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Get Your Geek On

Written by Danielle Paccione

Students in STOIC (Sword Team of Ithaca College) practice their form. Photo by Caylena Cahill 10.

The nice thing about Ithaca College is that geek can be chic. Whether you enjoy playing board games or video games, browsing bookshelves or cyberspace, you can find other students here at IC who do too. Go ahead -- embrace your inner nerd.

At Work: Computer Jocks

Computer nerds are a thing of the past. Information Technology Services employs more than 100 students part-time in 15 different areas. You can gain professional work experience while coming to the rescue of your peers and impressing them with your computer savvy.

Whether your interests are in web development, technical support, video and photography, troubleshooting, or digital media, or if you’d just like to teach -- students run workshops -- there are plenty of options for you to become involved and make extra money.

ITS employee Aaron Edwards ’12 says the best part about working there is the freedom. “You can pick a specialty topic catered to your interests, like making posters or websites,” Edwards explains. “It’s self-driven and task-oriented.”

In Class: Sci-Fi Fans

Although English professor Katharine Kittredge is the instructor of Futuristic Fictions: DIY SciFi, she’s not the only one doing the teaching. The semester is divided into mini classes, with small groups of students immersing themselves in a science fiction topic of their choice and then presenting the strongest elements of their research to the class.

Because students have such an impact on the syllabus -- they’ve chosen such subjects as time travel, alternative history, images of divine beings, and space colonization -- “they are active participants in their own education,” says Kittredge.

And because the class is so hands-on, it’s an entirely different experience each semester, with student presenters sometimes even dressing up like monsters!

With Clubs: Fun and Games

The Sword Team of Ithaca College (STOIC)

Do you envy the Knights of the Round Table, worship Captain Jack Sparrow, or idolize legendary characters like Zorro? Then check out STOIC, which teaches different styles of swordplay in choreographed dances and free-form sparring sessions.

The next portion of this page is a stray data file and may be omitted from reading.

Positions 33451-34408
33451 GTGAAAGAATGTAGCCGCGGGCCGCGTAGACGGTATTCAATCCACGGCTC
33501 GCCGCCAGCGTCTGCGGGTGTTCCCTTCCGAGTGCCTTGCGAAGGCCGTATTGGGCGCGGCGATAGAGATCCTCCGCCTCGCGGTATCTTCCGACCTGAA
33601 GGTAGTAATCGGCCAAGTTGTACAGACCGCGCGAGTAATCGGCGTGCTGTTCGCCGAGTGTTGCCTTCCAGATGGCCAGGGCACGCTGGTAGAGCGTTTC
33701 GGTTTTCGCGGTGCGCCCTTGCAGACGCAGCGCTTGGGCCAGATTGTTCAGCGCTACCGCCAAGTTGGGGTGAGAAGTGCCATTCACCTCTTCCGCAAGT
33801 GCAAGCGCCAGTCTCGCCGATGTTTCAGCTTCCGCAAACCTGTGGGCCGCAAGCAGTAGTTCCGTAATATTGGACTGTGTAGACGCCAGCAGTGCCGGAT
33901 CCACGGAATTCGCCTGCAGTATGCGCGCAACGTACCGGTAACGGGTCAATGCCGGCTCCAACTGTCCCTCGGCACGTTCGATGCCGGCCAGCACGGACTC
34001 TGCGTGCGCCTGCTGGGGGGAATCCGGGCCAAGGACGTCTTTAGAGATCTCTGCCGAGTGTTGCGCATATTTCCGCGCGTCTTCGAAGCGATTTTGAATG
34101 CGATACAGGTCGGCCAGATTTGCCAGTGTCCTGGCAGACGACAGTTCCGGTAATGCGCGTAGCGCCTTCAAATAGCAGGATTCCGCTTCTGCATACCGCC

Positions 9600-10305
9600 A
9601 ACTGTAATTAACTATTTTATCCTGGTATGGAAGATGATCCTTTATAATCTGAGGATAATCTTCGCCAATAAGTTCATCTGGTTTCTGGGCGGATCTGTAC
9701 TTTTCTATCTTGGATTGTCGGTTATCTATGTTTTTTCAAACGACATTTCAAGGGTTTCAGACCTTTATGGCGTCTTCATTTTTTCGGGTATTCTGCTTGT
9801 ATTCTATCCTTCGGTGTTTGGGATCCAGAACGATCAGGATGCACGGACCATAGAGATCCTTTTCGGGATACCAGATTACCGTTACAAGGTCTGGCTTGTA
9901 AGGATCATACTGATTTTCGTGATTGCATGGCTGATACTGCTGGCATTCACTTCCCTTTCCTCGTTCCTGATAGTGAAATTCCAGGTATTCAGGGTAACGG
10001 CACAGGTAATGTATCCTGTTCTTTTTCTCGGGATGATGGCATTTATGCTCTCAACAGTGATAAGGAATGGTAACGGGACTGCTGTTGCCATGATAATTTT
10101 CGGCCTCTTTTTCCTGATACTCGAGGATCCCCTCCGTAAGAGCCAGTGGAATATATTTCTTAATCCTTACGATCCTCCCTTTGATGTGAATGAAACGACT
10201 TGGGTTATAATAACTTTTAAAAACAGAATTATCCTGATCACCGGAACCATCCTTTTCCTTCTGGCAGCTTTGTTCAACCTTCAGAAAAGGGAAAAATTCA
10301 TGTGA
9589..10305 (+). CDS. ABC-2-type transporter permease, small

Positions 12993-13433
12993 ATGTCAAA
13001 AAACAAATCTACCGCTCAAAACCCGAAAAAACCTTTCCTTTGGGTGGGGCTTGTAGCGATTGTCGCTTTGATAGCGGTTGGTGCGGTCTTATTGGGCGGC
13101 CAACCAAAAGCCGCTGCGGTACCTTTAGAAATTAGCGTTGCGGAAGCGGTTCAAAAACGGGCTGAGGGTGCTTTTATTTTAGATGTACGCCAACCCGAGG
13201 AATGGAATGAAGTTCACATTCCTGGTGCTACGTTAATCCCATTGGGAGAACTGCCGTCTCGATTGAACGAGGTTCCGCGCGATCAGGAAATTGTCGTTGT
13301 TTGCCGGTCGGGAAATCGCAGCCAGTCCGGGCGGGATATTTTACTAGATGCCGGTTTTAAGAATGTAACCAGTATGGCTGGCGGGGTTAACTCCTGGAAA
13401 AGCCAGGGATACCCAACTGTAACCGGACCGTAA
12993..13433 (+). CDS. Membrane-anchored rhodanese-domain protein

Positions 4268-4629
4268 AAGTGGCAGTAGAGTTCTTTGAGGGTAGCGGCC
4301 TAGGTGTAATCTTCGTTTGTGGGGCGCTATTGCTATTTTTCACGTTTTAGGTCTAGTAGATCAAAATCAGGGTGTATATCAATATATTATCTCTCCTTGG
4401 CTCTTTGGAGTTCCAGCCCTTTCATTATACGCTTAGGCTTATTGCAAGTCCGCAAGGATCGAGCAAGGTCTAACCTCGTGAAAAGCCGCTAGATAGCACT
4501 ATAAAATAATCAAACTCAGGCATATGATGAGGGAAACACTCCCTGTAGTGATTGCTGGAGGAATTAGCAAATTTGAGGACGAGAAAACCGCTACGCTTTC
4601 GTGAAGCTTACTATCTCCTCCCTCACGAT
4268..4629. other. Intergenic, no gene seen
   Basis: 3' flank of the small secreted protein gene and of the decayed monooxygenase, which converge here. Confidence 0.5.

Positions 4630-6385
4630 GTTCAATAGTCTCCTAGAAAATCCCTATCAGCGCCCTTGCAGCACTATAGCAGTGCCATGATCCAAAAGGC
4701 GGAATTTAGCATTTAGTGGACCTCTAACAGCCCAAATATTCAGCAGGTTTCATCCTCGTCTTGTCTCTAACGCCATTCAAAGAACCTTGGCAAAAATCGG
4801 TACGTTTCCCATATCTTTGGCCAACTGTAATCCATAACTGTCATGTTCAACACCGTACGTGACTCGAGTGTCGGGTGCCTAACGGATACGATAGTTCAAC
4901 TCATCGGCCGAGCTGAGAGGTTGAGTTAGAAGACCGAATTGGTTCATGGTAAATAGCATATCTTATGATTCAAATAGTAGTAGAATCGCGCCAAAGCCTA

Although STOIC’s main goal is to research and learn about the art of swordplay, it’s a great place for a unique form of exercise. The team practices kenjutsu (the art of the Samurai sword) and stage combat, using wooden replica swords for form practice and soft foam swords for sparring practice.

Interested, but worried that fencing’s not on your resume? No worries. If you’ve watched Pirates of the Caribbean (or even Peter Pan), that’s experience enough!

Other Realms

Looking for something that exercises the mind more than the body? Dedicated to providing an intellectual forum for science fiction and fantasy enthusiasts, Other Realms meets for games nights (from the new-school Settlers of Catan or Blokus to the old-school Monopoly or Candyland), movie outings, and book readings and discussions.

Television-radio major Alex Colby ’10 says, “It's a lot of fun just to hang out with nerds, dorks, geeks, and the like for a five-hour-plus gaming session.”

The Anime Society of Ithaca College (ASIC)

Cartoons aren’t just for kids. The Anime Society of Ithaca College is devoted to the celebration of Japanese culture through animation.

In Japan, animation covers genres from science fiction to horror, westerns to sports, and everything in between. With ASIC, you can study the allegories, symbolism, and metaphors found throughout these imaginative films.

“Anime is not a genre,” says ASIC secretary Joshua Schultz ’11. “It’s a medium with mature titles.”

You can also enjoy Japanese anime in other mediums such as manga (Japanese comics), television series, video games, and Internet-based releases.


You don’t have to run away to join the circus -- there’s one right here on campus. And you might even get to play with fire.

Performing anything from fire to spinning acts for the IC community and occasionally in New York City, the circus club of Ithaca College is dedicated to teaching, performing, and training in circus arts.

Says Mackenzie Cameron ’11: “Whether it’s acrobatics, juggling, balancing, joke telling, dancing, or any other form of physical expression, we can use it to create beauty and wonder on a circus stage.”



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